Liability cost containment
Increasing numbers of supply-chain managers are part of the team focused on improving quality of care while containing costs. On one level, the focus on cost-containment comes from the shifting reimbursement environment. With every passing year, hospitals’ reimbursement becomes more dependent on patient outcomes, which has increased awareness of treatment cost as a way to mitigate risk. That can directly translate into the purchase price of a product, which of course falls under the supply-chain manager’s responsibility.
However, there is another level of cost-containment that directly relates to the supply chain and has nothing to do with purchase price: it involves the risks and liability associated with an unstructured and unsecured vendor process. For many organizations, the financial consequences for non-compliance are just too high (up to $10,000 per item purchased), and the possible repercussions to an organization’s reputation could impede the public’s perception for years to come. A tarnished reputation not only affects a hospital, it can affect the reputation of staff as well when they are later identified as having worked for an employer with lax standards.
How are healthcare facilities adapting to ensure compliance?
A robust vendor credentialing program, either by the healthcare organization itself or outsourced to a third party, is the best defense when it comes to protecting your organization from the financial and legal consequences that could arise from vendor visits.
Because credentialing can be an arduous process for both the healthcare system and the vendor, an increasing number of hospitals are turning to third parties like symplr®.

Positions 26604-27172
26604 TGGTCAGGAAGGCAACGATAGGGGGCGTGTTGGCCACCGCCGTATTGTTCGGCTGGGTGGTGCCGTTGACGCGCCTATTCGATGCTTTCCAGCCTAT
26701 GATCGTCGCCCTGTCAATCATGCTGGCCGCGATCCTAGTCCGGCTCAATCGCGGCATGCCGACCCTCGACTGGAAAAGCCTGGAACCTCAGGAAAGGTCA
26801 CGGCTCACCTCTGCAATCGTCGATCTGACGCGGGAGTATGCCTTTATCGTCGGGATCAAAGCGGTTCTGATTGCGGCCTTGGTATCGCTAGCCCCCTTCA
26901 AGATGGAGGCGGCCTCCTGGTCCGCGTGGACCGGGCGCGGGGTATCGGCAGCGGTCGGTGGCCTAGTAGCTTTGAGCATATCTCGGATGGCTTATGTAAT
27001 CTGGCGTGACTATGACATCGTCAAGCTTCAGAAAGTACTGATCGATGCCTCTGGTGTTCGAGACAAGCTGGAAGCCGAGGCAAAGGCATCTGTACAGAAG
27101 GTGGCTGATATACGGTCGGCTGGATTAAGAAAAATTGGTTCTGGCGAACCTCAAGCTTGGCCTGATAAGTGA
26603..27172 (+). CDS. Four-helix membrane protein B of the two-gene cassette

What to look for in a vendor credentialing partner
- The ability to accommodate the unique needs of your organization: each hospital and healthcare system is distinct, and the partner you choose should be able to adapt to your unique situation, such as deeper background checks concerning child-endangerment for a children’s hospital or a wider array of immunizations for a critical illness facility.
- Ease of use: the credentialing process should be straight-forward for vendors and hospital staff alike.
- Technology: automated and secure check-in at kiosks make it possible for every access point of a facility to be covered while increasing convenience for vendors. Also, look for real-time dashboards that track who is in your facility and can produce documentation for governing entities like the Joint Commission, if necessary.
Want to learn more about how symplr can make vendor credentialing one of the simplest parts of your day? Get in touch with our team of credentialing experts.
"We want our staff looking at people’s faces, not their day passes, and taking the initiative if they don’t recognize them. We need them to know that our staff is paying attention and we want to eliminate the delays and hassles that can be associated with printing badges.”
- Chip Geiger, purchasing manager, Mercyhealth